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Am J Surg Pathol. 2001 Jul;25(7):925-9.

TARC, a CC chemokine, is frequently expressed in classic Hodgkin's lymphoma but not in NLP Hodgkin's lymphoma, T-cell-rich B-cell lymphoma, and most cases of anaplastic large cell lymphoma.

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  • 1Department of Pathology, Faculty of Medicine, University of Malaya, Kuala Lumpur, Malaysia.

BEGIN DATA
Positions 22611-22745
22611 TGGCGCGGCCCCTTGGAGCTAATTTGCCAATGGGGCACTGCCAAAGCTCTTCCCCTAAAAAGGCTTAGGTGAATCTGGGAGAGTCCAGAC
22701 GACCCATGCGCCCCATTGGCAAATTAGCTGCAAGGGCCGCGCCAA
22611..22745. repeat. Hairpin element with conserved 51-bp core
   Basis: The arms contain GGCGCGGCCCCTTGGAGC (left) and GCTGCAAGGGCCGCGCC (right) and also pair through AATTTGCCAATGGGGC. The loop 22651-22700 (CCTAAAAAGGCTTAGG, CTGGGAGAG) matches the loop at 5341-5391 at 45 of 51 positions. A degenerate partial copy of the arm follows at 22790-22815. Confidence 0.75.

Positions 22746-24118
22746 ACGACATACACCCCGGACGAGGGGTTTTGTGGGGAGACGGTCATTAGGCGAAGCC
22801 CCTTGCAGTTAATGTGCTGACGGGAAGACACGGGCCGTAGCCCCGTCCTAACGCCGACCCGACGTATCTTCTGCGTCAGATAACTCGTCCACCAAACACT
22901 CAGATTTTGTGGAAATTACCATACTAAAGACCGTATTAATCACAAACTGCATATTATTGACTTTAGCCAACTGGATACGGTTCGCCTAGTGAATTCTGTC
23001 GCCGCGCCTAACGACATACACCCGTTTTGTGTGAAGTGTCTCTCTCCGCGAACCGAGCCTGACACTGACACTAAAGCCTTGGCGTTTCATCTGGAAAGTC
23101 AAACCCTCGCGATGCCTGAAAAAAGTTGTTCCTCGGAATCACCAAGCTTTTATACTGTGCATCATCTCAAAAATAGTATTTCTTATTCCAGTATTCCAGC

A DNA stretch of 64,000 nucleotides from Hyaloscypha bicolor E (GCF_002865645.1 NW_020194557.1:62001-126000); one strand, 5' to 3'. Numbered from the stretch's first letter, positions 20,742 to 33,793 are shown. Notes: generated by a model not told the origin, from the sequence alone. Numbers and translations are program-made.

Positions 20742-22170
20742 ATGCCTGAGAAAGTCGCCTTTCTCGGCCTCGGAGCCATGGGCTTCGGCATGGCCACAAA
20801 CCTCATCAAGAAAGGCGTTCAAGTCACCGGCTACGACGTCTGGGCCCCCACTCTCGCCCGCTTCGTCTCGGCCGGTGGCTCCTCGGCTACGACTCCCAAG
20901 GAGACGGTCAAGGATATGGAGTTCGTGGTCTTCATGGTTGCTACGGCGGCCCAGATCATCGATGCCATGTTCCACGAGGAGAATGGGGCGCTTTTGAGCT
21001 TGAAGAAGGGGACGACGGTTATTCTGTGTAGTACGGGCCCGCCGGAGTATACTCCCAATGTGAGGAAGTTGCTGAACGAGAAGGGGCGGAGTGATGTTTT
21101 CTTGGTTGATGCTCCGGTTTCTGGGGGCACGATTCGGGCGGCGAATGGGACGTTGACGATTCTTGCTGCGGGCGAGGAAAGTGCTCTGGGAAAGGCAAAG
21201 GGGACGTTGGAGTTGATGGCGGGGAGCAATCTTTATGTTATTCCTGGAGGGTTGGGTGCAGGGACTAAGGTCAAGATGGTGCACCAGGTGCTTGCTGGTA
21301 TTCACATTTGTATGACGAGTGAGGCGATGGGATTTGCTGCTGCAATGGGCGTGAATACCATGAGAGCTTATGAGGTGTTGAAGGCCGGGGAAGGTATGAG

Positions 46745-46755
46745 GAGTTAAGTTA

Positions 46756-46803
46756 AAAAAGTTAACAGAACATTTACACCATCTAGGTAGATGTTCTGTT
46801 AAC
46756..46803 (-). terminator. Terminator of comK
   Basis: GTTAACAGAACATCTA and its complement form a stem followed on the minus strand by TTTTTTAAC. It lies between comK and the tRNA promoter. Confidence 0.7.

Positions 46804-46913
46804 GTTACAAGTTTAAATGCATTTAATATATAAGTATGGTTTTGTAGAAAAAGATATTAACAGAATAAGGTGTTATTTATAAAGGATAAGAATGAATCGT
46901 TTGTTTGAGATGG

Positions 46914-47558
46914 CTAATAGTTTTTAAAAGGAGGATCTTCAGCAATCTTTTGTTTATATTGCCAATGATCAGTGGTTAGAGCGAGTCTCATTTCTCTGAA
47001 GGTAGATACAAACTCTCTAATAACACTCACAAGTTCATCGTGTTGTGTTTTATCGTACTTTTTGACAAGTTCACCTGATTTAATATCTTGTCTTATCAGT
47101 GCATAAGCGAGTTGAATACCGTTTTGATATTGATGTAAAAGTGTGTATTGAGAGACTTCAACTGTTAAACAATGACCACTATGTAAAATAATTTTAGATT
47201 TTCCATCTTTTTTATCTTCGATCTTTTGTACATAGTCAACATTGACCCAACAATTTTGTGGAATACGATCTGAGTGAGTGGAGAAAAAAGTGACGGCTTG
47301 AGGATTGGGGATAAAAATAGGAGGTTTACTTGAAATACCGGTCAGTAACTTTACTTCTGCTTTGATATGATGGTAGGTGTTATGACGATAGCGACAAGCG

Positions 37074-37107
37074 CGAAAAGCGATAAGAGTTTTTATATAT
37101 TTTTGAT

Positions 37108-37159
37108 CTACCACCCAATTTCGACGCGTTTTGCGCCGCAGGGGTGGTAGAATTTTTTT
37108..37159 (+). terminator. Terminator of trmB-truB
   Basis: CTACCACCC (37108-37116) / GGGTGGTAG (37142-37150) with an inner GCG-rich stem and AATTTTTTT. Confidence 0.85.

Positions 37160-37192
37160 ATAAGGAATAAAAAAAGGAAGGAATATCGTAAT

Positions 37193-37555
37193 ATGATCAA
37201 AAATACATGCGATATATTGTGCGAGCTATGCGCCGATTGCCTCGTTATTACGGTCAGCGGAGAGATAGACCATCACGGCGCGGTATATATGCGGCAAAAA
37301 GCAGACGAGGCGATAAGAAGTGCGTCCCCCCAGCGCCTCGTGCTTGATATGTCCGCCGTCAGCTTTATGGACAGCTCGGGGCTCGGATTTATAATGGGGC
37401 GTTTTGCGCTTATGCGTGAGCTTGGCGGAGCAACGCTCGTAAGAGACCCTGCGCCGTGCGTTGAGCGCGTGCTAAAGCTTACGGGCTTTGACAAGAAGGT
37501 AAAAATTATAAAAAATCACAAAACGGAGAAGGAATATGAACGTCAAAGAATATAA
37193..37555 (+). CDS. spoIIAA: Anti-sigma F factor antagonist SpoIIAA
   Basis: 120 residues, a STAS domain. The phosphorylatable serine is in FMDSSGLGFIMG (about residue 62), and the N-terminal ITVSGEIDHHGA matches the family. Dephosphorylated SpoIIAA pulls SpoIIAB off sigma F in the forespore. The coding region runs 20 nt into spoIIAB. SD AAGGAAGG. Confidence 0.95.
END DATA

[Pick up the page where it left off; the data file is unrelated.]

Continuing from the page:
Thymus and activation-regulated chemokine (TARC) has been identified as a lymphocyte-directed CC chemokine that attracts activated T-helper type 2 (Th2) cells in humans. Recent studies showed that the T cells surrounding Reed-Sternberg cells in Hodgkin's lymphomas (HL) are Th2 type. Anaplastic large cell lymphomas (ALCL), T-cell-rich B-cell lymphoma (TCRBCL) can mimic HL in some instances. This study aimed to establish the pattern of TARC expression in these diseases. Immunohistochemical stain using a polyclonal goat anti-human antibody to TARC was performed on 119 cases of confirmed HL; 99 were classical type (43 mixed cellularity, 43 nodular sclerosis, 5 lymphocyte depleted, 4 lymphocyte rich, 4 unclassifiable) and 20 lymphocyte predominant HL. Additional 27 ALCL (9 T-, 18 null-cell phenotype), 16 T-cell and 8 B-cell non-Hodgkin's lymphoma (NHL) were studied. A total of 85.8% of the classical HL, one case of ALCL, and one case of large cell B-cell lymphoma with anaplastic morphology showed positive TARC expression in the tumor cells. The expression was paranuclear and/or diffuse in the cell cytoplasm. The tumor cells in all cases of lymphocyte predominant HL, TCRBCL, null ALCL, and T-NHL did not express TARC. The high frequency of TARC expression in the Reed-Sternberg cells of classical HL may explain the characteristic T-cell infiltrate in this disease. The absence in other types that may be morphologically similar indicates that staining for TARC may aid in differential diagnosis.

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